Last week while most of the Illinois Corn Growers Association staff and board were in Washington, DC, a couple of us were in the European Union with corn farmers from Nebraska and Iowa learning more about the EU as a trading partner.
One key area of discussion was the EU’s focus on sustainability. Here in Illinois, we have become a bit involved with the EU’s International Sustainability Carbon Certification (ISCC) as some of our Illinois ethanol plants and Illinois farmers seek to acquire this certification to sell product to the EU.
This firsthand report, written by a Nebraska member of our delegation in the EU on the blog maintained about the mission is interesting though as it seems the effort the EU is placing on maintain a sustainability standard is VERY involved. If you want to know more about sustainability efforts around the world, please read on.
Our second meeting on Wednesday was with Andreas Feige, managing director of the International Sustainability Carbon Certification (ISCC) in the EU. Essentially, this system (or "scheme" as it is called in the EU) is a sustainability certification system. Proof of sustainability is required for biofuels to qualify for fulfillment of quotas or to be entitled for financial incentives.
Fiege's company MEO actually created the ISCC system. And then they were hired by the EU to manage and implement the system they created. (In the words of the SNL Church Lady: "How conveeenient!")
The ISCC received full recognition by the EU Commission in July 2011. Within one year, the number of users grew from 400 to 1200. ISCC covers all types of biomass and is used by in 52 countries, with the share of users outside the EU growing.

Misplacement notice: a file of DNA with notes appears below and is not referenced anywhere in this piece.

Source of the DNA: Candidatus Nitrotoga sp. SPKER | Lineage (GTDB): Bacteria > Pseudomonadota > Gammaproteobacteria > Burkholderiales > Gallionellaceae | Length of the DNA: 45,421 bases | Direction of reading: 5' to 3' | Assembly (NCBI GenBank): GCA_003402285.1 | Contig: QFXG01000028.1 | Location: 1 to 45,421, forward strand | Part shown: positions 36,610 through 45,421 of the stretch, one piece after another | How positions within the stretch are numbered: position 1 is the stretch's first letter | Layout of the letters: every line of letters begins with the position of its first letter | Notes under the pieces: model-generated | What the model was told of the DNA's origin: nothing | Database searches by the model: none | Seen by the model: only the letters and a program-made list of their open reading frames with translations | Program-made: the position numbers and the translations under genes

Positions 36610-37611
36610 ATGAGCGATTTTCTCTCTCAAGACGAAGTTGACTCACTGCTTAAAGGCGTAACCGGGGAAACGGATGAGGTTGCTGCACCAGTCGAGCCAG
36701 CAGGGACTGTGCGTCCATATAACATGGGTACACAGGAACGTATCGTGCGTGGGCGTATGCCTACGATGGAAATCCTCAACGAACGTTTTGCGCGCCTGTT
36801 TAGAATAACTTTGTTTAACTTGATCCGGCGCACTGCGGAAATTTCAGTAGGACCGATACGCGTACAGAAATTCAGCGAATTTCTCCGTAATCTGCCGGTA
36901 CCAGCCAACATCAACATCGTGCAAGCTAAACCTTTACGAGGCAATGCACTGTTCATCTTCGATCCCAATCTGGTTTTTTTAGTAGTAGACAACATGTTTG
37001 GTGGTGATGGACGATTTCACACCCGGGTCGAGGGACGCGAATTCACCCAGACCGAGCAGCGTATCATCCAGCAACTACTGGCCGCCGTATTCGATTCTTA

More than 70 registered companies are in the U.S. Certification basically comes down to three criteria: 1) A minimum savings of 35% in greenhouse gas emissions vs. fossil fuels; 2) No areas with high biodiversity adversely affected; and 3) no areas with high carbon stocks affected (wetlands, forests, etc.)
The big kicker for American corn producers is that indirect land use change (ILUC) imposes a huge penalty on corn-based ethanol, essentially making it virtually ineligible for certification by definition. Oddly, one can use corn residue without an emissions penalty because, in their definition, there is no land use change. Hmmm.
In the EU, everything is moving toward "decarbonization." So there are talks of creating ISCC programs for specific areas such as chemicals, bioplastics, feed, food and biodiversity. (Imagine having a phalanx of government inspectors counting insects and native flowers on your property!)
Fiege noted that an analysis of the effect of the ISCC effort on biofuels was due by the end of 2012, with possible changes made in 2013. But when pressed regarding whether some regulations may go away as a result, he essentially said "no"—and noted that more regulations may actually result from the analysis.
Frankly, this meeting left all of us a bit glazed over as we marveled at the amount of effort and resources devoted to creating regulations and the auditing functions required to implement and police them. Just how much GDP does that create, do you think?